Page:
At the time of the Gulf War, Norman Schwarzkopf remarked:
"War is a profanity because, let's face it, you've got two opposing sides
trying to settle their differences by killing as many of each other as
Which brings us to nuclear weapons...
The purpose of this archive is to illuminate the reader regarding the effects of these destructive devices, and to warn against their use.
At this time, although the threat of a nuclear world war has receded, there are other threats to our tentative peace which have emerged. These involve regional conflicts, and the activities of terrorist parties or nations. They involve issues such as plutonium smuggling, and the sale of weapons technology (possibly clandestine) to militaristic nations.
We have indications of changes both good and bad:
During the 1990s it became almost obligatory for nations to sign on to the Nuclear Nonproliferation Treaty. In the 1970s and 80s, there many states that had not joined, but in the early 90s this shrank to a small number of hold-outs.
The nuclear armed nation of South Africa voluntarily disarmed itself, and nuclear weapons programs in Argentina and Brazil were abandoned.
The 1996 ratification of the Comprehensive Test Ban Treaty (CTBT) by the UN General Assembly proised to be a major step toward halting further horizontal or vertical nuclear proliferation. But at the same time, the circumstances of its approval give considerable cause for concern.
India dropped its long time support for CBTB, dating back to the days of Jawarhalal Nehru at the establishment of the Non-Aligned Nations in the early 1950s. Not only did it not support the treaty, it vehemently opposed it, and did everything to in its power to wreck the approval process. Although India offered a lofty rationale for these actions - it claimed its opposition stemmed from a failure of the treaty to set a schedule for abolishing all nuclear weapons - even at the time the advanced state of India's preparations for nuclear testing suggested a different agenda. India's conduct of multiple nuclear tests in 1998, and its open declaration of itself as a nuclear armed power removed all uncertainty regarding its objectives, and prompted Pakistan to follow suit.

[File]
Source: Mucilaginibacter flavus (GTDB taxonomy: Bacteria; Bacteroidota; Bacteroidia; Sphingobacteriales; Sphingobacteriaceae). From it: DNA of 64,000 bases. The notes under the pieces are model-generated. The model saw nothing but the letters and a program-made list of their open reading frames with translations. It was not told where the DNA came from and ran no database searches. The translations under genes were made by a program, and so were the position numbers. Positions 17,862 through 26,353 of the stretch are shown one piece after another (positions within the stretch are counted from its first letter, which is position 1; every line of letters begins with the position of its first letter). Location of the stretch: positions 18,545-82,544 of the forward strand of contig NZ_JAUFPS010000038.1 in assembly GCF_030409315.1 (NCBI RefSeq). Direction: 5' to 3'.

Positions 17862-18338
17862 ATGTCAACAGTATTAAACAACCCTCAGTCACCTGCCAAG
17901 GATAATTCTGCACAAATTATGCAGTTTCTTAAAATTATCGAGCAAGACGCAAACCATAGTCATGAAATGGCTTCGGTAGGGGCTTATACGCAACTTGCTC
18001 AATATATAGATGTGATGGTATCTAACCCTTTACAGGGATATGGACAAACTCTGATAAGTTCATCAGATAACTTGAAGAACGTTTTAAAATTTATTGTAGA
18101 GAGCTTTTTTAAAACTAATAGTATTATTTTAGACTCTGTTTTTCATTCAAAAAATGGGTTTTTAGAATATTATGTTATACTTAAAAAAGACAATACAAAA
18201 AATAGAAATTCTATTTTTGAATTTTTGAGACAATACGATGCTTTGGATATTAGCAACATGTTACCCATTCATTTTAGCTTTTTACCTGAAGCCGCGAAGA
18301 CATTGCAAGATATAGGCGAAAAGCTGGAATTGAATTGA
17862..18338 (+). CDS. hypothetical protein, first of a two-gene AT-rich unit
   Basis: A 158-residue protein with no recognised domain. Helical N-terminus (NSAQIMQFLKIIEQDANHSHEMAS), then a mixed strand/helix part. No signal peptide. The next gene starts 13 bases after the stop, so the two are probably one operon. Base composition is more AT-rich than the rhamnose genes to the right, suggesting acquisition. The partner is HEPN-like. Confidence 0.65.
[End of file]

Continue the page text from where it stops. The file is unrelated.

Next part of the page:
Since then the United States Senate has blocked adoption of the CBTB. North Korea has moved to the brink of declaring itself a nuclear armed state (and likely already possesses them), and Iran now appears to be in the final stages of development of a nuclear weapons capability. U.S. intervention in Iraq to overthrow the Hussein regime, while treating North Korea with circumspection has provided inducement for any nation at odds with the U.S. to acquire nuclear weapons to protect its own soverignty. Similarly, the upgrading of U.S. relations with India after its test of a thermonuclear bomb has confirmed that nuclear armament is indeed a source status and respect on the international stage.
The chain of action and reaction leading to the spread of nuclear armaments is disheartening:
We are extremely fortunate that none of 130,000 or so nuclear weapon built since World War II have been used for anything more destructive than intimidation and testing.
It seems though, on the evidence, that claims made long ago that this is a weapon that makes war too terrible to contemplate, and will ensure world peace, may in fact be largely true. No nation, and no nation's leaders, have been willing to risk nuclear attack.
The possibility of grievous error remains though, especially since some nations have tested whether conventional war is still feasible even with a nuclear armed neighbor. And at the very least, the cost of these arms has drained staggering resources from the nations who possess them.
The issues and policy questions created by these weapons change with time, but they remain as urgent as ever:
The implications of these questions, and the possible answers are severe - trillions of dollars, sources of power for generations to come, implications for global warming and pollution, civil liberty protections, are all affected to potentially very great degrees.
The only way these questions can be addressed in the emerging post- totalitarian world is through public debate by an informed electorate.
This site seeks to make a contribution to providing a sound basis for this debate. Historical information, current affairs, references to sources of information, and various kinds of technical data can be found here.
No technical specifications of weapon designs are found on this site. All information is from public sources, or based on reasonable inference or speculation from public information. If at times you are surprised by the level of information presented, then you have already learned a useful lesson - just how much information already exists in the public domain.
Please note that some of the material in the archive is speculation, although well grounded. To support or deny some of the statements requires an extensive weapons testing program. Please use the material as a guide only, and always check the factual base and consistency of the material, no matter where it comes from.